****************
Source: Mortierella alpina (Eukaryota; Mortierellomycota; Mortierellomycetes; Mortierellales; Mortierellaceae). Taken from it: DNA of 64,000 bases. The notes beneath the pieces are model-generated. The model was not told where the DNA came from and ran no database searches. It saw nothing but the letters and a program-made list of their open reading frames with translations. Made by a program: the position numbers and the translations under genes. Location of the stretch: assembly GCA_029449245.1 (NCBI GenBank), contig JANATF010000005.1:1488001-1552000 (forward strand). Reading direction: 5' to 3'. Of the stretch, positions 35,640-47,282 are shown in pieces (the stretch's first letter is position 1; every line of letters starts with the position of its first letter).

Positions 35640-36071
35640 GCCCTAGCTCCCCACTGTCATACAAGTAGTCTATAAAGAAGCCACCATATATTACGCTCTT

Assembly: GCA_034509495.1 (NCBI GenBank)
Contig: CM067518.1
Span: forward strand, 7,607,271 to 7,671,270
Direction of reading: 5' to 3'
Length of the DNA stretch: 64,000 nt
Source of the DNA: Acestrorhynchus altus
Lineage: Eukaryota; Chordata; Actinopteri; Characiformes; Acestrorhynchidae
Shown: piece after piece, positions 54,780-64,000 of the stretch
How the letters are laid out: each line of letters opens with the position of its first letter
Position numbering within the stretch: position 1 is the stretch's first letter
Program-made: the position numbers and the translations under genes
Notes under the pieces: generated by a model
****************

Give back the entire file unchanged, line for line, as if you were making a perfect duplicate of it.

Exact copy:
Source: Mortierella alpina (Eukaryota; Mortierellomycota; Mortierellomycetes; Mortierellales; Mortierellaceae). Taken from it: DNA of 64,000 bases. The notes beneath the pieces are model-generated. The model was not told where the DNA came from and ran no database searches. It saw nothing but the letters and a program-made list of their open reading frames with translations. Made by a program: the position numbers and the translations under genes. Location of the stretch: assembly GCA_029449245.1 (NCBI GenBank), contig JANATF010000005.1:1488001-1552000 (forward strand). Reading direction: 5' to 3'. Of the stretch, positions 35,640-47,282 are shown in pieces (the stretch's first letter is position 1; every line of letters starts with the position of its first letter).

Positions 35640-36071
35640 GCCCTAGCTCCCCACTGTCATACAAGTAGTCTATAAAGAAGCCACCATATATTACGCTCTT

Assembly: GCA_034509495.1 (NCBI GenBank)
Contig: CM067518.1
Span: forward strand, 7,607,271 to 7,671,270
Direction of reading: 5' to 3'
Length of the DNA stretch: 64,000 nt
Source of the DNA: Acestrorhynchus altus
Lineage: Eukaryota; Chordata; Actinopteri; Characiformes; Acestrorhynchidae
Shown: piece after piece, positions 54,780-64,000 of the stretch
How the letters are laid out: each line of letters opens with the position of its first letter
Position numbering within the stretch: position 1 is the stretch's first letter
Program-made: the position numbers and the translations under genes
Notes under the pieces: generated by a model